Risk management is an essential prerequisite to successful trading, but often than it is appropriate, it is overlooked.
The Sortino ratio: What is it?
The Sortino ratio is used to measure the risk-adjusted return of an investment asset, strategy, or even a portfolio. It is known as a modification of the Sharpe ratio, but this one penalizes only those returns that fall below a user-specified target or required return rate.
The Sortino ratio is a way to compare the risk-adjusted performance of programs with differing risk and return profiles. In other words, the Sortino ratio takes a portfolio or asset's return and subtracts the risk-free rate. Later it divides that amount by the asset's downside deviation.
This method or formula is used everywhere around the world and has proven a solid scale of efficiency when it comes to measuring risk.
The formula and using it
Using these values and their properties, we can make statements such as the likelihood of losing any money, even though we can't see negative returns. We can also determine the range within which two-thirds of all returns lie.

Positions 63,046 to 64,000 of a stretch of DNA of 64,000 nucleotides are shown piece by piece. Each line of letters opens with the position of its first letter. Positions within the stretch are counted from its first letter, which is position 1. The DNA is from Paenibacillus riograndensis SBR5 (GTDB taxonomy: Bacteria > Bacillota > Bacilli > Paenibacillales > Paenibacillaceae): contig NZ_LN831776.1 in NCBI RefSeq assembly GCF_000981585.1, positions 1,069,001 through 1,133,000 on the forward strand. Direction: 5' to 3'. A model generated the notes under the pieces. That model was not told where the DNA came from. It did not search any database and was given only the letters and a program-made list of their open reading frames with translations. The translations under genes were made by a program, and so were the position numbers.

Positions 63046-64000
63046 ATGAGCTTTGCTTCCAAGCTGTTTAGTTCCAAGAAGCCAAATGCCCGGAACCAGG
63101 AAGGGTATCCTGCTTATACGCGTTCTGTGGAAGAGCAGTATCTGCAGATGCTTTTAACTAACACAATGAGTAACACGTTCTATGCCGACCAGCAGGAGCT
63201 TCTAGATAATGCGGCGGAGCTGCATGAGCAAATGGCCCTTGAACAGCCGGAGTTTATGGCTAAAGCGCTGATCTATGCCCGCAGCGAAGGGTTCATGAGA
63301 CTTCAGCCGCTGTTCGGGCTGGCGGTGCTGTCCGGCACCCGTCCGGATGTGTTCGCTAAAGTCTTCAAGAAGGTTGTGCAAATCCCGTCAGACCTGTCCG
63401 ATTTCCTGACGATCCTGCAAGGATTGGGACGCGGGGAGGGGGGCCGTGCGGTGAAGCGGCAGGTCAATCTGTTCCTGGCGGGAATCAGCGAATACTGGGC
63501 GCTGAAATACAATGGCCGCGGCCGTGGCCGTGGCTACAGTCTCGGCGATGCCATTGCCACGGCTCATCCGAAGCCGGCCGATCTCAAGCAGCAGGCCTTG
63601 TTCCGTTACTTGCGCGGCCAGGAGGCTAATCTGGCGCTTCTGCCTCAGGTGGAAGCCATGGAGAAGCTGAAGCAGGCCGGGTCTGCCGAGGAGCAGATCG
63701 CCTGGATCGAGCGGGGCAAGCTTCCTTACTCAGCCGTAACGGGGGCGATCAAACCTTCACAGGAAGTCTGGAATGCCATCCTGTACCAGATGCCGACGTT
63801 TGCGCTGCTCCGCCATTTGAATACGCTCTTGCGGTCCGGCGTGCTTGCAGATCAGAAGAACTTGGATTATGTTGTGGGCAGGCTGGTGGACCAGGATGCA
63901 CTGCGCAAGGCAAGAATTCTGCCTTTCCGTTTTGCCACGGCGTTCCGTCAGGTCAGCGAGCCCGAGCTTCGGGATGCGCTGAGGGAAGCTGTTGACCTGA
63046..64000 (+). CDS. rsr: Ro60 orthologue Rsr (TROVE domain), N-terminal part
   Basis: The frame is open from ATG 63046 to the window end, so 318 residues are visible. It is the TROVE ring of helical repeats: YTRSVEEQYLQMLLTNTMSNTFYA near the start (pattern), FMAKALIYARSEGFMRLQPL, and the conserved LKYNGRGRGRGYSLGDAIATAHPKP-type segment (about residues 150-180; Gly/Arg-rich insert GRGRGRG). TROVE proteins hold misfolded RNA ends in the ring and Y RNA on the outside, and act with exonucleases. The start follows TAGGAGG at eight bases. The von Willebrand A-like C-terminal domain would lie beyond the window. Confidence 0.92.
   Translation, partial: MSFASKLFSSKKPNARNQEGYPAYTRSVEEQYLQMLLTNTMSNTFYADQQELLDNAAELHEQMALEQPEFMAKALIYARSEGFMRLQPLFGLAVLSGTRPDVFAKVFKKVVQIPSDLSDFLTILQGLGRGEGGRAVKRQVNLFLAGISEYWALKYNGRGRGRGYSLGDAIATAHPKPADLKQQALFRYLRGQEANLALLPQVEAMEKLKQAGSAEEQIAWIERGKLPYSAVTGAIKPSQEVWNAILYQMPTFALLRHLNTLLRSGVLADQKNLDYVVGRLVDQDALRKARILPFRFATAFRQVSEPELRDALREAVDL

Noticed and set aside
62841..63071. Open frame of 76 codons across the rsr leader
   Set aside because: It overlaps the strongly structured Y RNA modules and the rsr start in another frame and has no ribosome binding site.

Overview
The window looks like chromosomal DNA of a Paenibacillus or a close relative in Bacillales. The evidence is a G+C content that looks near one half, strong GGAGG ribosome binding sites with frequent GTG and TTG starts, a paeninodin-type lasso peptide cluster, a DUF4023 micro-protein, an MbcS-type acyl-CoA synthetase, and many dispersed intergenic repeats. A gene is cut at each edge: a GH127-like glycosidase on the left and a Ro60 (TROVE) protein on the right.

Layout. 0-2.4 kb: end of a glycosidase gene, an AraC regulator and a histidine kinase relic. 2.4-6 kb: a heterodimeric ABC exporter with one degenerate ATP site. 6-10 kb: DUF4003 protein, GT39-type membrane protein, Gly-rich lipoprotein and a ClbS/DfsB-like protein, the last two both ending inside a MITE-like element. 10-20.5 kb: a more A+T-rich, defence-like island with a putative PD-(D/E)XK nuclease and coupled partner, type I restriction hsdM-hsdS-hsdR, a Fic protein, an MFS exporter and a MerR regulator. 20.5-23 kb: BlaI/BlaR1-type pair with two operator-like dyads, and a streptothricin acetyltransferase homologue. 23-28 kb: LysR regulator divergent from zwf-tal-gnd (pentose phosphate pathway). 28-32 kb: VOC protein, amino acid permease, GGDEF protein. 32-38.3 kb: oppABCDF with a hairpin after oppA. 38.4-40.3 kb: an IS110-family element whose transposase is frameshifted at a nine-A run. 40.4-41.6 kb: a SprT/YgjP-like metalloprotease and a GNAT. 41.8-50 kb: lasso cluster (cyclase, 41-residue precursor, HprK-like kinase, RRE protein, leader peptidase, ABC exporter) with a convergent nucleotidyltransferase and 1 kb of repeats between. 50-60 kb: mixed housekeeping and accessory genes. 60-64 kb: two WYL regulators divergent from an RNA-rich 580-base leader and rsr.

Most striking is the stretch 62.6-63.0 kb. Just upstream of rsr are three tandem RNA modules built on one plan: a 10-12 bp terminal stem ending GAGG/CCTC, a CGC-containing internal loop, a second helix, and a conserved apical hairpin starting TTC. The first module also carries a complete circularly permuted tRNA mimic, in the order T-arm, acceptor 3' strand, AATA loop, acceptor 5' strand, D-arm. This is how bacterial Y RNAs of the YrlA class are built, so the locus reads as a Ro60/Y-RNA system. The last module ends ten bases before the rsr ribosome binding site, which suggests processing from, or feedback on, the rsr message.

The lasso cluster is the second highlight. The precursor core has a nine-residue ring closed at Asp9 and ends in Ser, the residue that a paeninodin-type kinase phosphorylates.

When it comes to this formula, a higher Sortino ratio result is better. When searching at two similar investments, a rational and professional investor would prefer the one with the higher Sortino ratio.
As an example, assuming Mutual Fund X has an annualized return of 12% and a downside deviation of 10%. The Sortino ratio for this mutual Fund will be:
If you have another Mutual Fund to compare it too, and the result is a higher number, then that one with the higher Sortino rate is the better investment choice.
What do you learn from the Sortino ratio?
By using the Sortino ratio formula, you can score a portfolio's risk. It measures the adjusted returns relative to an investment target using the downside risk.
The Sortino ratio centers only on the negative deviation of an asset's returns, and it is made to give a better view of the performance since positive volatility is a benefit.
Two different ratios: Sortino and Sharpe
Both rates are risk-adjusted evaluations of return when it comes to investments. The Sortino ratio is a variation of the Sharpe ratio that only factors in downside risk.
The Sharpe ratio is calculated by subtracting the rate of return from an investment considered risk-free. The Sharpe ratio also indicates how well an equity investment is performing compared to a risk-free investment.
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